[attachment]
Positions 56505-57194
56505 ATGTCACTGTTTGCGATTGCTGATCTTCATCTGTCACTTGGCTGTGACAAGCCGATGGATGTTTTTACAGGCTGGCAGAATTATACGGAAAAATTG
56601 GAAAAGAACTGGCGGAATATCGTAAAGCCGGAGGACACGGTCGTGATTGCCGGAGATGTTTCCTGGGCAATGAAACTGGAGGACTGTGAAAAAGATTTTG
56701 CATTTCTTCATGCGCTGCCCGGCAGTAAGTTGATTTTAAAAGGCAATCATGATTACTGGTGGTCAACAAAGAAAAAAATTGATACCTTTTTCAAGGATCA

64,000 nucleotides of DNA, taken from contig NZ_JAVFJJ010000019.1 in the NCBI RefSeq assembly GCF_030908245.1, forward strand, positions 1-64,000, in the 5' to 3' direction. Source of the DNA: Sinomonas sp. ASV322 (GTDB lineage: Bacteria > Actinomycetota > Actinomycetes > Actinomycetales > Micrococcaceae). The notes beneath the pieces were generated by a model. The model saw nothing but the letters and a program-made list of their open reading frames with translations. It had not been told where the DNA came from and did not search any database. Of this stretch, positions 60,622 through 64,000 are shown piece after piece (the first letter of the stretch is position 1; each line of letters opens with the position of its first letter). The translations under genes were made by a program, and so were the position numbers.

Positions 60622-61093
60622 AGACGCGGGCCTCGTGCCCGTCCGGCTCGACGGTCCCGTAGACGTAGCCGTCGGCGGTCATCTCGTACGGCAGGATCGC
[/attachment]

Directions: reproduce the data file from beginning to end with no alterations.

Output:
Positions 56505-57194
56505 ATGTCACTGTTTGCGATTGCTGATCTTCATCTGTCACTTGGCTGTGACAAGCCGATGGATGTTTTTACAGGCTGGCAGAATTATACGGAAAAATTG
56601 GAAAAGAACTGGCGGAATATCGTAAAGCCGGAGGACACGGTCGTGATTGCCGGAGATGTTTCCTGGGCAATGAAACTGGAGGACTGTGAAAAAGATTTTG
56701 CATTTCTTCATGCGCTGCCCGGCAGTAAGTTGATTTTAAAAGGCAATCATGATTACTGGTGGTCAACAAAGAAAAAAATTGATACCTTTTTCAAGGATCA

64,000 nucleotides of DNA, taken from contig NZ_JAVFJJ010000019.1 in the NCBI RefSeq assembly GCF_030908245.1, forward strand, positions 1-64,000, in the 5' to 3' direction. Source of the DNA: Sinomonas sp. ASV322 (GTDB lineage: Bacteria > Actinomycetota > Actinomycetes > Actinomycetales > Micrococcaceae). The notes beneath the pieces were generated by a model. The model saw nothing but the letters and a program-made list of their open reading frames with translations. It had not been told where the DNA came from and did not search any database. Of this stretch, positions 60,622 through 64,000 are shown piece after piece (the first letter of the stretch is position 1; each line of letters opens with the position of its first letter). The translations under genes were made by a program, and so were the position numbers.

Positions 60622-61093
60622 AGACGCGGGCCTCGTGCCCGTCCGGCTCGACGGTCCCGTAGACGTAGCCGTCGGCGGTCATCTCGTACGGCAGGATCGC